"Only God can create something good out of this" was the message that over 800 members of the Oakland community gathered at a memorial service Tuesday evening prayed as they remember the victims killed in Monday's shooting at Oikos University, a private Christian school which specializes in integrating Korean students into American life.
Students, family members, and members of the community gathered at Allen Temple Baptist Church in East Oakland Tuesday evening to pray for the departed and their families. Many carried candles, while others hugged each other and cried, mourning over the six students and one receptionist who were killed Monday morning at around 10:40 a.m.
A moment of silence was also held during the memorial service, the sermon of which echoed the theme of community support.
"Only God knows the meaning of the suffering we endure," the university's vice president, Dr. Woo Nam Soo, said in Korean during the memorial church service, according to CBS News.
"In this unbearable tragedy and suffering, only God can create something good out of it," he added.
According to the San Francisco Chronicle, the multi-ethnic crowd which gathered for the memorial service included immigrants from Korea, Nigeria, and Nepal.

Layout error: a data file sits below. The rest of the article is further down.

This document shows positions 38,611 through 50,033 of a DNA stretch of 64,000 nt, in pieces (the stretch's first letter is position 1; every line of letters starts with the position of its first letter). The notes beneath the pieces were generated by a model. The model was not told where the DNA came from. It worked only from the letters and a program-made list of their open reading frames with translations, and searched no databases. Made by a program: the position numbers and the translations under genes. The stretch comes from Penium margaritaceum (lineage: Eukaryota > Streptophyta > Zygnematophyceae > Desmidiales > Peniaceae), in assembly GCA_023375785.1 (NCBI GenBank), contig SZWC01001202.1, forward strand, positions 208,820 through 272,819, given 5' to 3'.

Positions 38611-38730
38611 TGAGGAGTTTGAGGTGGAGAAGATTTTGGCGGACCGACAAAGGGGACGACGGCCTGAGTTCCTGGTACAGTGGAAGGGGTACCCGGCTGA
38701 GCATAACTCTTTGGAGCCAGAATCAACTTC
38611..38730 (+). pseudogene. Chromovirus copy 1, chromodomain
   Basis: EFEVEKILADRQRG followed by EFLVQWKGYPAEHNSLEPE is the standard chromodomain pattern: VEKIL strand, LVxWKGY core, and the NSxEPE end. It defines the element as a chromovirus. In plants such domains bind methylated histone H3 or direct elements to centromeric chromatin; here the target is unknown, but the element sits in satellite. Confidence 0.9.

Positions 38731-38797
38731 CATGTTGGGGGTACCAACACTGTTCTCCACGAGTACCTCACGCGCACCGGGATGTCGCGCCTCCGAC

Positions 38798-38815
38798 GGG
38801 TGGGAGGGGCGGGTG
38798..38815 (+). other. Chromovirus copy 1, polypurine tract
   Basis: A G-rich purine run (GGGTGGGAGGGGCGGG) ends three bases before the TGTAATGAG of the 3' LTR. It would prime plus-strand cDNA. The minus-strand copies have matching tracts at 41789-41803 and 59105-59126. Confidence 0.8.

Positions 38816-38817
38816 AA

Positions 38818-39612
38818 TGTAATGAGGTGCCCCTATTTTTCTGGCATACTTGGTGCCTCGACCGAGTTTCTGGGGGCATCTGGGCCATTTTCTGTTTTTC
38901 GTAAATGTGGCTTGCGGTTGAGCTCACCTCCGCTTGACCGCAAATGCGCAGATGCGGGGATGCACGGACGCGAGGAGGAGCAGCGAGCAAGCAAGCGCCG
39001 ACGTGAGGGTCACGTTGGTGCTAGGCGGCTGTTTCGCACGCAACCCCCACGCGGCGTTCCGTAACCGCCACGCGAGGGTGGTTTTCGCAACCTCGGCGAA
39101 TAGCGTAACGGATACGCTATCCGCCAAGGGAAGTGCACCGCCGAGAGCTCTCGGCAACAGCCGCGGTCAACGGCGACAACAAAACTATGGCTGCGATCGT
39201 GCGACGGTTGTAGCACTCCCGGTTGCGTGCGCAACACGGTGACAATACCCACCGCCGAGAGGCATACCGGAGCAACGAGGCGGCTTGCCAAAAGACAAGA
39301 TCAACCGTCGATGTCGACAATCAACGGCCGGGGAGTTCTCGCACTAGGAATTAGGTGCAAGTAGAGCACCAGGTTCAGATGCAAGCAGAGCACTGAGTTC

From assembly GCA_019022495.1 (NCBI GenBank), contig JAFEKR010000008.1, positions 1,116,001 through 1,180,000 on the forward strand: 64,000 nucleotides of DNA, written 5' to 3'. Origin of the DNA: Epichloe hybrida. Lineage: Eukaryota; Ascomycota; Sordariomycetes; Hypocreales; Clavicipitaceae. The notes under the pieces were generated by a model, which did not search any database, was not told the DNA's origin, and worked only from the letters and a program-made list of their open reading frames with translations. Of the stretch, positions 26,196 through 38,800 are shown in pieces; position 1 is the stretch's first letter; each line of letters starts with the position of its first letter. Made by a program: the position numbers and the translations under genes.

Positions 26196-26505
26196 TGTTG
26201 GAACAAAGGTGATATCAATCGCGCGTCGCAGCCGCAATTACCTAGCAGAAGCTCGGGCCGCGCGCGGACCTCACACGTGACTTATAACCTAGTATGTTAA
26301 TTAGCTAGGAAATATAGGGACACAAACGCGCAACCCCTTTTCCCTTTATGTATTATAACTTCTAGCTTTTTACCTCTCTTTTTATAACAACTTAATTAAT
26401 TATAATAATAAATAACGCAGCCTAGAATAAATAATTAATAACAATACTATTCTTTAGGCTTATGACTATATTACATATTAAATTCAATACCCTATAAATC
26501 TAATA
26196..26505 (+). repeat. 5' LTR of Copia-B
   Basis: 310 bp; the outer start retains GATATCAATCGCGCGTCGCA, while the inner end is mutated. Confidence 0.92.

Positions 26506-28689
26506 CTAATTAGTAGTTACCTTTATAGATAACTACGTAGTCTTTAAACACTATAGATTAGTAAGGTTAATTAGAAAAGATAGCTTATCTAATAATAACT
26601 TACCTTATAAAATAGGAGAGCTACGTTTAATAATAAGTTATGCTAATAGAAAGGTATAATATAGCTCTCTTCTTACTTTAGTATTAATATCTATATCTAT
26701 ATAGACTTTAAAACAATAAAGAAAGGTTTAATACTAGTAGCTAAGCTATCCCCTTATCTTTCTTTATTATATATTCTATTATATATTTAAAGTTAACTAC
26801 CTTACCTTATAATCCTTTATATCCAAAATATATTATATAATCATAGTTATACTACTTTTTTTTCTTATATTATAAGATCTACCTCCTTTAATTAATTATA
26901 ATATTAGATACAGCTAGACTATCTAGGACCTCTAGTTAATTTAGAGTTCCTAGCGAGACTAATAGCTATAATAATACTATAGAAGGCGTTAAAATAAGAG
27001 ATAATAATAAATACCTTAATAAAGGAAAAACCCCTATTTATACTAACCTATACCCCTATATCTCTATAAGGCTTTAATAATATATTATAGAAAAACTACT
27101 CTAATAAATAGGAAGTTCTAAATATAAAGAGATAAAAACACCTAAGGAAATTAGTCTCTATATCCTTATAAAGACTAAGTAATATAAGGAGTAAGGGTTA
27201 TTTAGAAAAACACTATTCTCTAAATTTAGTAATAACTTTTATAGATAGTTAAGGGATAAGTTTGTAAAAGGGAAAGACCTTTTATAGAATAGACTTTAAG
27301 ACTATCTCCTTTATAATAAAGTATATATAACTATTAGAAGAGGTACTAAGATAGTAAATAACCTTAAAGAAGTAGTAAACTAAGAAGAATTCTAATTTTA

At a press conference held before the service, the Rev. J. Alfred Smith, Jr. of Allen Temple Baptist Church told reporters that violence in Oakland needs to stop, and the community needs to come together for prayer and reflection.
"The city of Oakland is a multi-cultural interracial city," Smith said, as reported by the San Francisco Chronicle.
"If any member bleeds, all of us bleed. If any member weeps, all of us weep. We feel the hurt and pain of the community," he added.
One L. Goh, a 43-year-old former student of the university, opened fire at students and administrators at the school Monday morning, killing six students and one receptionist in an execution style attack, telling them "I'm going to kill you all."
Police authorities say Goh was seeking revenge on one female administrator, as he was upset for being expelled from the university earlier that year.
After opening fire on the students in a classroom, Goh fled the scene and was apprehended by authorities at a grocery store three miles from the school.
He was allegedly made fun of for his poor English skills, and felt that he was disrespected as an older student at the small, one story university.
As Oakland City Police Chief Howard Jordan told CNN News, Goh "does not appear to be remorseful at all" regarding the shooting.
Goh is expected to hear his charges, which will most likely include murder and kidnapping, in court later Wednesday afternoon.